Vertices: Faces: a = (-2,0,0) abk bgk bgj bij gfj b = (0,0,0) adl akl cdl flm clm c = (1,0,0) hij ehi bci cim fim d = (0,1,0) efi hkl hjl fjl ghk e = (-2,-1,2) f = (1,-1,2) abe bef bcf cfg g = (1,1,2) cgh cdh adh aeh h = (0,3,2) i = (-3/8,0,1/2) j = (1/2,1/4,1) k = (-1/4,7/12,7/6) l = (0,3/4,7/6) m = (1/4,0,1/2)A view of this surface is given below. In this picture, the

To see that this is really the projective plane with one handle, we
compute the Euler characteristic:
since there are 13 vertices, 42 edges, and 28 faces, the Euler
characteristic is *V *- *E *+ *F *= -1, as desired.
Another way to see this is from the triangulation shown below, which
shows the real projective plane (left) with two disks removed (grey)
together with the tube that connects the two holes (right). The
dotted line represents the self-intersection.

To see that it is an immersion, we need to check that the star of each vertex is embedded . This can be seen in the triangulation above, since the double locus does not contain any vertex. As expected, its image is the wedge of three circles, their common point forming the required triple point in the immersion .

To check that it is tight, one must show that all the edges of the convex hull are contained in the surface itself, and that any vertex that is not a vertex of the convex hull of the surface lies inside the convex hull of its neighbors .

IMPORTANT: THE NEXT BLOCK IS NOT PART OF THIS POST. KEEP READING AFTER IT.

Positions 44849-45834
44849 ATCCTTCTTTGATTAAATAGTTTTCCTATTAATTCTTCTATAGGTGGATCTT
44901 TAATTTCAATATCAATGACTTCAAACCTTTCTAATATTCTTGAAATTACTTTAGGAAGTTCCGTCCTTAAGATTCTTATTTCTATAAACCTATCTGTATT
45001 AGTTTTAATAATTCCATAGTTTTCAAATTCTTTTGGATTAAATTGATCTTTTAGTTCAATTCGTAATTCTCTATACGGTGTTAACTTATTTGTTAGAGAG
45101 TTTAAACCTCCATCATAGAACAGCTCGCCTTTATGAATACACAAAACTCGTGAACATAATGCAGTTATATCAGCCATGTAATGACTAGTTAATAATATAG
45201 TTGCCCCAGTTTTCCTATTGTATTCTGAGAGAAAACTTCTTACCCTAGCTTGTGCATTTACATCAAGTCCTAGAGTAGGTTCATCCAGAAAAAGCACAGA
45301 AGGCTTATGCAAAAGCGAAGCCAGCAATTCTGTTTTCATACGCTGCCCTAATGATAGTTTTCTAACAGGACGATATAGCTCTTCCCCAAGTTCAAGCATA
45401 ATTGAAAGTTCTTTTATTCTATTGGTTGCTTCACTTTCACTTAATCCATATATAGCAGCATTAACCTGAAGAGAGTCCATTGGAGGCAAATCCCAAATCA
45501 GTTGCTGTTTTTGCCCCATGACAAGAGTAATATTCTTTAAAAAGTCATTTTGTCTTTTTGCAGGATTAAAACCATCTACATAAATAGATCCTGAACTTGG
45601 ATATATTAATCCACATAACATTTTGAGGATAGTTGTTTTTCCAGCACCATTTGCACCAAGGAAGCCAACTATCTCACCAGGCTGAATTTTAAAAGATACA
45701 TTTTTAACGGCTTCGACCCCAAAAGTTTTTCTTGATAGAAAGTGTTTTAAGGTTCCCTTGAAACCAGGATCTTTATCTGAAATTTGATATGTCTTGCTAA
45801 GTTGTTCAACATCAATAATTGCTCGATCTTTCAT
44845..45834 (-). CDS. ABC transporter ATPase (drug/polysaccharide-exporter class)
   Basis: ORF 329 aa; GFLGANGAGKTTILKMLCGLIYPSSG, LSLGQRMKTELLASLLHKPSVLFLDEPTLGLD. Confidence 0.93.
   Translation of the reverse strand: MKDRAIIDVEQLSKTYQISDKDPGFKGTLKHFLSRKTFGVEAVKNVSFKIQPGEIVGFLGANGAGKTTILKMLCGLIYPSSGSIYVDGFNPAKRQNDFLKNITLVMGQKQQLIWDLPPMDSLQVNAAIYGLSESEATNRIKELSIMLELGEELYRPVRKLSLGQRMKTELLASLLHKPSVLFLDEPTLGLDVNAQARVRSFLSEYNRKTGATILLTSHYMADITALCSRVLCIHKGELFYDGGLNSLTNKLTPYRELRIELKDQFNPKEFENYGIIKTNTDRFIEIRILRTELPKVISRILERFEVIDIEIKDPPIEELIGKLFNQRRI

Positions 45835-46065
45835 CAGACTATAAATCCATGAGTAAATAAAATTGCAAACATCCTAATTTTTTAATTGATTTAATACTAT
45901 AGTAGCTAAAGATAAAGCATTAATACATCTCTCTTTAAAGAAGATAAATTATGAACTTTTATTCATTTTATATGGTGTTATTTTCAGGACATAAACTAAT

To check these conditions, note that the convex hull of the surface is
formed by 7 vertices (*a*, *c*, *d*, *e*,
*f*, *g*, *h*), and the last 8 faces listed above
contain all the edges of the convex hull. Of the remaining 6
vertices, two lie on the straight line segment between two neighbors
(*b* lies on the segment *ac*, *k* lies on the segment
*ag*), two lie within a triangle formed by three neighbors
(*i* lies within triangle *beh*, and *j* within
*bfg*), and two lie inside tetrahedra formed by four neighbors
(*l* lies within *acfh*, and *m* lies within
*cfil*).

The
level sets
for the
height function
in the direction of the *z*-axis closely resemble those
originally given by Kuiper in
[**K2**],
where he describes a tight real projective plane with two handles.

The situation for smooth versions of the projective plane with a handle is markedly different; in fact, no tight immersion is possible in the smooth case . This polyhedral example is significant in that it represents one of only a handful of low-dimensional examples where the smooth and polyhedral theories differ in a significant way. The circumstances that provide for the difference in this specific case still deserve investigation, and should be a source of insight into both areas of study.

* 7/19/94 dpvc@geom.umn.edu -- *

*The Geometry Center*